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Corpora in assessing students’ writing. Elena Tarasheva, PhD New Bulgarian University. Conclusions at last year’s BETA conference. Method and effect of the previous study. 2 corpora: students’ writing – film analysis; 1 st & 2 nd draft

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Corpora in assessing students writing

Corpora in assessing students’ writing

Elena Tarasheva, PhD

New Bulgarian University



Method and effect of the previous study
Method and effect of the previous study

2 corpora: students’ writing – film analysis; 1st & 2nd draft

Analysis of the message of Michael Palin’s Travel series about Eastern Europe

The first draft corpus revealed features of informal style, lack of cohesive devices through Key words; Concordancing revealed racial language.

The second draft showed improvement


Corpora and method for this study
Corpora and method for this study

  • Students’ summaries of a text; 300 words long

  • The text for the summary

    Key words for the summaries are compared to the key words for the text

    Concordancing reveals how each key word is used for the summaries and in the original

    Word lists suggest common mistakes in the writing


The corpora
The corpora

  • 13 student summaries

  • 1st year students at Sofia University

  • Language proficiency – C1

  • Taught about cohesion, coherence, linking devices, text flow

  • 4 hours of teaching per week

  • The summary was set as a homework. The work was submitted via the electronic platform Moodle


Statistics
statistics

  • tokens (running words) in text 2,667

  • types (distinct words) 729

  • type/token ratio (TTR) 27.33

  • standardised TTR basis 1,000

  • mean word length (in characters) 4.99

  • sentences 2,792

  • mean (in words) 18.99

  • paragraphs 377

  • mean (in words) 100.93


Key words
Key words

  • Calculated via a statistical procedure

  • An automatic function of The Word Smith

  • Compares the frequency list of a task corpus to the frequency list of a balanced corpus – in this case: the British National Corpus

  • The words with a frequency higher than in the balanced corpus tend to show the ‘about-ness’ of a text, specific language idiosyncrasies, particulars of the style etc.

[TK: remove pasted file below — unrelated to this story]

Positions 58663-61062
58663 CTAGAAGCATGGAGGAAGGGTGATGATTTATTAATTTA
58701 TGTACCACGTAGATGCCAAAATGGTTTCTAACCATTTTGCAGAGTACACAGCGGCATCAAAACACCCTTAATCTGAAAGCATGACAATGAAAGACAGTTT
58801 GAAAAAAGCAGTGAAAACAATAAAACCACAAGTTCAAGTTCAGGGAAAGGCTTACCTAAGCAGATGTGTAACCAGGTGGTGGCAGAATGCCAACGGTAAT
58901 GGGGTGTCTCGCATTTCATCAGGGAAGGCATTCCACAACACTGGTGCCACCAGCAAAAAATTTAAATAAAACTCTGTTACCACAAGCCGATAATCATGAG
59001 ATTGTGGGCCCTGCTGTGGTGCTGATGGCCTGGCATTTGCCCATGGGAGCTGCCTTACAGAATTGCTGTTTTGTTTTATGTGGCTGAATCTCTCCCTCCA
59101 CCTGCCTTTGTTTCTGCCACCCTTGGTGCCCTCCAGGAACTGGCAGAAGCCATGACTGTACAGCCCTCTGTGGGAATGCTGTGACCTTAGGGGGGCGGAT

• The words with a frequency lower than in the balanced corpus show what the author avoided


Key words in the original

Key words in the summaries

  • Rhetoric

  • We

  • Writing

  • Radical

  • Writer

  • Toward

  • Our

  • Conservative

  • Student

  • Composition

  • Honest

  • Coherence

  • Learns

  • Rhetoric

  • Writing

  • Conservative

  • Writer

  • Radical

  • Liberal

  • Coherence

  • Text

  • Composition

  • Examples

  • Author

  • Doesn

  • s


Concordancing
Concordancing

  • All the cases when a word is used in the corpus

  • The word is highlighted

  • The context to the left and right is shown

  • The concordances can be arranged to criteria pre-set by the researcher – L or R, -2, +3 etc.







Clusters
Clusters

  • Automatically calculated by the Word Smith

  • Words which occur together

  • The number of words can be pre-set – 3, for this study, but it can be 4, 5, 6


Major key words in context
Major key words in context

Original collocates

Summary collocates



Concordancing1
concordancing

  • In this case – arranged according to -L1

  • Because the word is a noun and we are interested in the attributes used with it

  • If it was a verb and we wanted to see what objects follow, then we would arrange for +R1








Negative keyness
Negative keyness

original

summary


Conclusions
Conclusions

  • Comparing the key word lists of a text and its summary reveal whether the gist of the text has been grasped

  • Concordances show differences in focus, suggests possible misunderstandings

  • Word lists allow assessing the acquisition of grammatical features, such as relative clauses, linking words etc.

  • High key-ness can reveal language functions

  • Word lists also reveal adherence to a style


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